Then came Star Trek Into Darkness. I very much enjoyed watching the movie the first time, but as I walked out of the theater, I was already starting to second-guess my feelings:
A great movie is one you like more when you think about it afterwards. Does that make a movie you think less of upon reflection a bad one?— Dan Carlson (@minutiaeman) May 17, 2013
I wanted to like Into Darkness. I could get over most of the plot holes, and I could even accept the villain turning out to be Khan. (It didn’t help that Abrams and others outright lied to the fans before the movie came out.) But Kirk’s death scene didn’t feel like a homage. It felt like an outright ripoff. Spock’s “dramatic” shout was inexcusably out of character, even for such an emotional moment. It just felt like a joke that was too clever for its own sake. And Kirk’s resurrection, though technically justified by the plot (and amply foreshadowed), still felt like a complete cheat.
So maybe Into Darkness left a sour taste in my mouth, but I’ve still wondered what felt different about the reboot movies. Am I reacting differently because I want to cling on to the past stories? Is this like the Babylon 5 DVD movie, which almost but didn’t quite recapture the spirit of the original show?
Feature Films are Not Television
And now we get to the real reason, I think, for a lot of the die-hard fan backlash. We’ve only had four hours to get to know the new variations on these characters so far. That’s hardly a fair comparison to the 80-plus hours with the original crew! We grew up (literally or figuratively) with Shatner’s, Nimoy’s, and Kelley’s portrayal of the Enterprise crew. Now, all of a sudden, we’re introduced to people who are almost, but not quite, the same. We’re still in the getting-to-know-you phase.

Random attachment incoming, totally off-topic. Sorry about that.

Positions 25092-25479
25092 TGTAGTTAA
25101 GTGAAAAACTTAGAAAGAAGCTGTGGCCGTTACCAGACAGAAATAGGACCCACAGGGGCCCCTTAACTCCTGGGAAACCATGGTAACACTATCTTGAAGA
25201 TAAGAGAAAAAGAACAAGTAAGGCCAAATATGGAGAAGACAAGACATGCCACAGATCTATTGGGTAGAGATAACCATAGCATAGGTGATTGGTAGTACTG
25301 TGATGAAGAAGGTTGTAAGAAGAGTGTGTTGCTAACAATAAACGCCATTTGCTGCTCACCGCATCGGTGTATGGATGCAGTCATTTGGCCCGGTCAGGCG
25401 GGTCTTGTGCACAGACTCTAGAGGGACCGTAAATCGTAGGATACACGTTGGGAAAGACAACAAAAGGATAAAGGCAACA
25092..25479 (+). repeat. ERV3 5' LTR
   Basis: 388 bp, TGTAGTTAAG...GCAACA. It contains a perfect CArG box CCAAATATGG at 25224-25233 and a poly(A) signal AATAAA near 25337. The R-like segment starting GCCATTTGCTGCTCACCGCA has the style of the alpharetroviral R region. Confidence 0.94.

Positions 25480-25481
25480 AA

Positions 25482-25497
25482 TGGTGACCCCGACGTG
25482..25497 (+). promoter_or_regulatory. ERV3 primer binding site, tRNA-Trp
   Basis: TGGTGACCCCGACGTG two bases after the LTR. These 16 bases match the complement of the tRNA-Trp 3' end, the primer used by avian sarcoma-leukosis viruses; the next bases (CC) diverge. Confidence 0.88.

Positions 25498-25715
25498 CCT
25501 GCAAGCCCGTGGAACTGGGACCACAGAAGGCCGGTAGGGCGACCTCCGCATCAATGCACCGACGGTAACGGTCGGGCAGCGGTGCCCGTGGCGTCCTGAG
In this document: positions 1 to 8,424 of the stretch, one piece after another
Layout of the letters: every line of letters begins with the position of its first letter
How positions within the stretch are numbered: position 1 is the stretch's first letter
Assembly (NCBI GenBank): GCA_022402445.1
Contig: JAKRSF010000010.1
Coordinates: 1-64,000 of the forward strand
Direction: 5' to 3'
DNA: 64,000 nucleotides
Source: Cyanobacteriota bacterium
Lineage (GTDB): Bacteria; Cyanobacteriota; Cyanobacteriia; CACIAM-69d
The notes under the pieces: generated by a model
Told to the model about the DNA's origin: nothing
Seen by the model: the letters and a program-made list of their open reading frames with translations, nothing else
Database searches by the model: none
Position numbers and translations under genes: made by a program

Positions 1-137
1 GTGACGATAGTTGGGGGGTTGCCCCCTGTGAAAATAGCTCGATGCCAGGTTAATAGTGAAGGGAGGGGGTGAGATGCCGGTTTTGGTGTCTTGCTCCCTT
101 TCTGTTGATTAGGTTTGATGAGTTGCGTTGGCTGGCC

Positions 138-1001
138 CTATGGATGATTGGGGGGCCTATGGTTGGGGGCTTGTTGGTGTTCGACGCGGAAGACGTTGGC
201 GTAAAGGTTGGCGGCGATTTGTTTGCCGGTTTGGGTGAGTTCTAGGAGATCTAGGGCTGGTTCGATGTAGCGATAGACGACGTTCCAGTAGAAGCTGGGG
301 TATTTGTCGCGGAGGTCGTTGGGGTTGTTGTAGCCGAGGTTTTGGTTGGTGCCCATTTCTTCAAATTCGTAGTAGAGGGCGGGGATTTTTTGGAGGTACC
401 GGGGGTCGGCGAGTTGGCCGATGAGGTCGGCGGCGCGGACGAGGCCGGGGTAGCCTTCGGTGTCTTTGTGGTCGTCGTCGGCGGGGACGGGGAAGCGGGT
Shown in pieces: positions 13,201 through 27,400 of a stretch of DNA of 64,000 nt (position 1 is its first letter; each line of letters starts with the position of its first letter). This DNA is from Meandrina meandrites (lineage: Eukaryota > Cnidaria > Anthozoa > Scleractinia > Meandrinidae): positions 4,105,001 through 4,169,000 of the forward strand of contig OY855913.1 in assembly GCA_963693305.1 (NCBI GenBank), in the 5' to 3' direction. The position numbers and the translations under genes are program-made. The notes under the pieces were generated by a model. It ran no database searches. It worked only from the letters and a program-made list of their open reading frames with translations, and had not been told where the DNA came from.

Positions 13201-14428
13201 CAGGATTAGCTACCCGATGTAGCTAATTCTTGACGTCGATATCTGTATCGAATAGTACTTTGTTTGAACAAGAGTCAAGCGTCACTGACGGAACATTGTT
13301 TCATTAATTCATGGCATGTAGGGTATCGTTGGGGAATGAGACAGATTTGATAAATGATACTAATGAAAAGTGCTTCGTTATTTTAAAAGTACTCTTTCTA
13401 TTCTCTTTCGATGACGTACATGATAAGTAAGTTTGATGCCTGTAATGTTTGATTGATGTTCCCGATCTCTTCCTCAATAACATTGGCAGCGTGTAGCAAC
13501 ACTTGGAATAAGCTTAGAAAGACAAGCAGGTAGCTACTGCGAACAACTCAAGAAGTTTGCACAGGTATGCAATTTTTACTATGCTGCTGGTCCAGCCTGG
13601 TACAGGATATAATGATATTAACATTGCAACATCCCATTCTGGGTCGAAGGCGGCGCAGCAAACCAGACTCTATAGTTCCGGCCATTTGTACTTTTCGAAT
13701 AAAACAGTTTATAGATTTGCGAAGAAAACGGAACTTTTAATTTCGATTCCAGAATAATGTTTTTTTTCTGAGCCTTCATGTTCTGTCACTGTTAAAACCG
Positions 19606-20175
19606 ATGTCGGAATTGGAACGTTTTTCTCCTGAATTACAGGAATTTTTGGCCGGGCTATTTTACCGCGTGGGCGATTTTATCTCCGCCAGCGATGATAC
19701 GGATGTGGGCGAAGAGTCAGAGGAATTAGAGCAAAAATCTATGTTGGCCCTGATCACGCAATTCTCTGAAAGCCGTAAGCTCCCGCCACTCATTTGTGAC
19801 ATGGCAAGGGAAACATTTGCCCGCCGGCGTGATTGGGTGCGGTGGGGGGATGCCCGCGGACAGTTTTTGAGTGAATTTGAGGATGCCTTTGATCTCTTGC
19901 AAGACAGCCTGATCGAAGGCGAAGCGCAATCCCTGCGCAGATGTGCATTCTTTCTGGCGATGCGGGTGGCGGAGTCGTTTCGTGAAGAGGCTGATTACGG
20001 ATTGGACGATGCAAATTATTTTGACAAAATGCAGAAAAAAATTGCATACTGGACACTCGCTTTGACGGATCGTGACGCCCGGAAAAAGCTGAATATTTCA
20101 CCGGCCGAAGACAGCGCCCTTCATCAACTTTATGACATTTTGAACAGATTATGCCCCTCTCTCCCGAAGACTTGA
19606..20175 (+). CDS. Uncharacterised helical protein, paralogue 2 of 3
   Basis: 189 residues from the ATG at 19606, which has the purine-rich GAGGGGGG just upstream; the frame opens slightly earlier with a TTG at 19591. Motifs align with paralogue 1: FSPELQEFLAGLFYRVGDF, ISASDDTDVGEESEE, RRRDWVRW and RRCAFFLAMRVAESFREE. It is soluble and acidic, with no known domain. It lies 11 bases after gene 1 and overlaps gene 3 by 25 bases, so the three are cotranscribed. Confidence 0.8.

Feature films are by definition short, distilled action and character development. We get two, maybe two and a half hours to develop connections with the characters. That’s a tough challenge for even a normal story to overcome, so how can we expect to fall in love with Chris Pine’s or Zachary Quinto’s characters when we’ve barely just met them?
Feature films also can’t tell the same kinds of stories that we got in our beloved television shows. Feature films always deal with the extreme, the dire, the extraordinary, and a thousand other superlatives. Star Trek is popular now, maybe even mainstream, but it still can’t draw blockbuster crowds with a two-hour discussion of the consequences of immortality, or an introspective journey to discover the values of emotion versus logic. Mainstream blockbuster movies are about action first, story and character second. Good blockbuster movies should strike a sufficient balance between all three—while certainly favoring the action, still including meaningful character development and insightful thoughts.
The first Star Trek was clearly plot- and action-heavy. I easily forgave this when I saw it, because it was all about establishing the characters and setting. The first and most important task was to create this new alternate timeline.
In some ways, Into Darkness was actually a huge success for developing character: it explored the consequences and implications of Kirk’s cocky, overconfident leadership style when he runs into a situation that he can’t handle. And it explicitly addressed the age-old friction between logic and emotion that Spock has dealt with, but in a different way than past stories. This Spock is far more in tune with his emotions (though he might not admit it). Does that make him better or worse than Leonard Nimoy’s Spock? No, it just makes him different.